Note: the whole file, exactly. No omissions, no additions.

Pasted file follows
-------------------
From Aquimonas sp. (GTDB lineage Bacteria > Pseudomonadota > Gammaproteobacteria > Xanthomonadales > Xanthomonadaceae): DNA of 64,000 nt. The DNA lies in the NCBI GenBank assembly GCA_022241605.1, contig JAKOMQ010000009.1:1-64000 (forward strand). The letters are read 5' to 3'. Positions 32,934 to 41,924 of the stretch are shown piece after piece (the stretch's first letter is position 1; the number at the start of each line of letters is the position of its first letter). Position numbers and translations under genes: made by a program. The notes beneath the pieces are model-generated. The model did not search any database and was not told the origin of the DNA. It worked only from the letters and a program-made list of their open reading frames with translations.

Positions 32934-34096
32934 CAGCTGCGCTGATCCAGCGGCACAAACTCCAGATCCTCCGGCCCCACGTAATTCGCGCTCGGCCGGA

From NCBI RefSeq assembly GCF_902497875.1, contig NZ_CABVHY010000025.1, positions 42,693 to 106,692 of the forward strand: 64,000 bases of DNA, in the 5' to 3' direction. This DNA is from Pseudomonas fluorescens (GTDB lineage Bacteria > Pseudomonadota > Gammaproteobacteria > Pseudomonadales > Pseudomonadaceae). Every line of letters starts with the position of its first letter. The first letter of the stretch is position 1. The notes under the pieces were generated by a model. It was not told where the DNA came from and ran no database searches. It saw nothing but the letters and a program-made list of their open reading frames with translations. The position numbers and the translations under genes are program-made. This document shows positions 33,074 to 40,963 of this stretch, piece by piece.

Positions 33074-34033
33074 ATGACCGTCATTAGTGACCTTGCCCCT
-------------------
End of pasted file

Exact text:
From Aquimonas sp. (GTDB lineage Bacteria > Pseudomonadota > Gammaproteobacteria > Xanthomonadales > Xanthomonadaceae): DNA of 64,000 nt. The DNA lies in the NCBI GenBank assembly GCA_022241605.1, contig JAKOMQ010000009.1:1-64000 (forward strand). The letters are read 5' to 3'. Positions 32,934 to 41,924 of the stretch are shown piece after piece (the stretch's first letter is position 1; the number at the start of each line of letters is the position of its first letter). Position numbers and translations under genes: made by a program. The notes beneath the pieces are model-generated. The model did not search any database and was not told the origin of the DNA. It worked only from the letters and a program-made list of their open reading frames with translations.

Positions 32934-34096
32934 CAGCTGCGCTGATCCAGCGGCACAAACTCCAGATCCTCCGGCCCCACGTAATTCGCGCTCGGCCGGA

From NCBI RefSeq assembly GCF_902497875.1, contig NZ_CABVHY010000025.1, positions 42,693 to 106,692 of the forward strand: 64,000 bases of DNA, in the 5' to 3' direction. This DNA is from Pseudomonas fluorescens (GTDB lineage Bacteria > Pseudomonadota > Gammaproteobacteria > Pseudomonadales > Pseudomonadaceae). Every line of letters starts with the position of its first letter. The first letter of the stretch is position 1. The notes under the pieces were generated by a model. It was not told where the DNA came from and ran no database searches. It saw nothing but the letters and a program-made list of their open reading frames with translations. The position numbers and the translations under genes are program-made. This document shows positions 33,074 to 40,963 of this stretch, piece by piece.

Positions 33074-34033
33074 ATGACCGTCATTAGTGACCTTGCCCCT